The government has asked the Ministry of Finance to review a proposed 3 percent export tax on steel products following objections raised by an industry group.
The ministry's tax policy department suggested the new export tariff late last month in an attempt to prevent local steel producers from taking advantage of low electricity prices in Vietnam to produce steel for exports.
The Vietnam Steel Association on June 6 submitted a petition to Prime Minister Nguyen Tan Dung, saying the proposed tariff would hurt the local steel industry.
It argued that power accounts for only a small part in the total cost of steel production. Manufacturers require around 600 kilowatt-hours of electricity to produce a ton of steel billet, which is not a key export product. For other steel products, they only need between 100 and 200 kilowatt-hours per ton, the group said.
Pham Chi Cuong, chairman of the association, said it's necessary to boost steel exports because the industry is facing a huge trade deficit. Besides, the fast expanding steel industry now produces "much more than what the local market can consume," he said.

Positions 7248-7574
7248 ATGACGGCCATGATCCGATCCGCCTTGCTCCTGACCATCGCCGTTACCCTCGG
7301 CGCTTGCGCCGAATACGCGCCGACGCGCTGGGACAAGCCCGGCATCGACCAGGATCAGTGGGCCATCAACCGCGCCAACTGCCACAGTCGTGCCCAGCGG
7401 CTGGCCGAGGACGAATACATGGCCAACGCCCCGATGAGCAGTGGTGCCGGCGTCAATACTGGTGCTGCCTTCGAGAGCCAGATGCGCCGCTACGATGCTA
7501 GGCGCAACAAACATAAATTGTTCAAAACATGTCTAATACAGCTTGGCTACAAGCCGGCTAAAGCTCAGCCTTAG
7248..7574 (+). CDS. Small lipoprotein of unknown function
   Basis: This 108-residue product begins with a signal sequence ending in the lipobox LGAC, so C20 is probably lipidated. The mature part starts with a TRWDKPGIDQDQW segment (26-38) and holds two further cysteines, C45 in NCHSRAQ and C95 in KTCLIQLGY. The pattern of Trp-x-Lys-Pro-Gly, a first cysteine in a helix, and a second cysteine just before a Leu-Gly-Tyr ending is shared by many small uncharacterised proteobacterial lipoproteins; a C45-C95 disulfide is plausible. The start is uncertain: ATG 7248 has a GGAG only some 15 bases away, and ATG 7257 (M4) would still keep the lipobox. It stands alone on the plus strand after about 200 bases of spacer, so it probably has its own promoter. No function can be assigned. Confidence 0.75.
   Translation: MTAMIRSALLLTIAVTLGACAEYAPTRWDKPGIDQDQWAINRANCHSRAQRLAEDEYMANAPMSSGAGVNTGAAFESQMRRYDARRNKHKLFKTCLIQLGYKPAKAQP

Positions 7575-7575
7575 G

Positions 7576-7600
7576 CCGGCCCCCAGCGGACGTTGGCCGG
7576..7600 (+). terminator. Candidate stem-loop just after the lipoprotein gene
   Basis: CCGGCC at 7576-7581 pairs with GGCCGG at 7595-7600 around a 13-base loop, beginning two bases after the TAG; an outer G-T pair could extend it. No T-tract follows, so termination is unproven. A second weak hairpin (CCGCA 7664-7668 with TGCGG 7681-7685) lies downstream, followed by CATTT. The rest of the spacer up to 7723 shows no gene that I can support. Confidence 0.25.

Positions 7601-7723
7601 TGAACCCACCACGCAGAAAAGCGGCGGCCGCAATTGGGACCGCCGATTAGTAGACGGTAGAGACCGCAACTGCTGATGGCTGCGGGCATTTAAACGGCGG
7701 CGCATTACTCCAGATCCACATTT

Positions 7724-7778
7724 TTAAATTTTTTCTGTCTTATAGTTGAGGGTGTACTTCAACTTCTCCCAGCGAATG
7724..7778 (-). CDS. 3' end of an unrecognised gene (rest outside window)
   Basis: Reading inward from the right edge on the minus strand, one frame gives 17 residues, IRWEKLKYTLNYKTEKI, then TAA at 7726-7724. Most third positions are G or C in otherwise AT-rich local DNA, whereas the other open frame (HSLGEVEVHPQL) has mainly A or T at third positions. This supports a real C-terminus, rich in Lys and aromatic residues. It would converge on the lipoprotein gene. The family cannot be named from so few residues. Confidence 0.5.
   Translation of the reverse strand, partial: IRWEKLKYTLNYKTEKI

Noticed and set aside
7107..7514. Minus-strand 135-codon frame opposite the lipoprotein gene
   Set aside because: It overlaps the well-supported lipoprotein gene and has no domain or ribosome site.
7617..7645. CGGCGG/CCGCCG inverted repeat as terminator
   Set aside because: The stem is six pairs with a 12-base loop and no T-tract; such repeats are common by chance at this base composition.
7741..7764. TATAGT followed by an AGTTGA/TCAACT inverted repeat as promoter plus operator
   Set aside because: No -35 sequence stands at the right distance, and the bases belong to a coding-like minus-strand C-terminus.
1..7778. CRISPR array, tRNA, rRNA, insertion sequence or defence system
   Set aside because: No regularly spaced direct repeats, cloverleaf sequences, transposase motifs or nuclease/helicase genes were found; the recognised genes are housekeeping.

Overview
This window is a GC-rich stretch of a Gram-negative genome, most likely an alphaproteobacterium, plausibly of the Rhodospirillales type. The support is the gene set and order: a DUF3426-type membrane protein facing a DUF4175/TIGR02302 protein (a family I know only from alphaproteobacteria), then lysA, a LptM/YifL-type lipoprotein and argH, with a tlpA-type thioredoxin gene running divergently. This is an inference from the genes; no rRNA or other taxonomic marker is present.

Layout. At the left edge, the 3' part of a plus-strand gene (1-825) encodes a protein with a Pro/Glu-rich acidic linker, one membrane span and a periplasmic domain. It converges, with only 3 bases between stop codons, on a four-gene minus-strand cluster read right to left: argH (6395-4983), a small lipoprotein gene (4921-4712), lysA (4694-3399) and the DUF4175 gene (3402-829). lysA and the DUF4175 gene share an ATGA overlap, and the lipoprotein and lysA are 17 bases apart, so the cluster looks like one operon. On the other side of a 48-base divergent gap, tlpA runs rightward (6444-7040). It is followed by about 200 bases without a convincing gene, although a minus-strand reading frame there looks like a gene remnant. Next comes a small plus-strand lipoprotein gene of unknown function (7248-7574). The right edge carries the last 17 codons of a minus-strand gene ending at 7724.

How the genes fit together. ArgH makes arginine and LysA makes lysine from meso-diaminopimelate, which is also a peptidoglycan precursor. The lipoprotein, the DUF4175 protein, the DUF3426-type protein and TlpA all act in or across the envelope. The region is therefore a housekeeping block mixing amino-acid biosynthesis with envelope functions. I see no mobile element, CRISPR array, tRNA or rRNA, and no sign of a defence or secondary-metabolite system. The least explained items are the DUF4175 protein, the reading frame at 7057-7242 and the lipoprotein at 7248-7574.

Vietnam is expected to have a steel surplus of around 3 million tons in 2011 as five new projects are expected to start production between August and the year end. Total capacity would reach 9 million tons while demand is estimated at around 6 million tons only, the Vietnam Steel Association said.
National power utility Electricity of Vietnam last year criticized steel producers for the country's power shortages. It said many steel producers used outdated technology that consumes a large amount of power.
The criticism prompted the government to impose a ban on licensing new steel projects using outdated technology.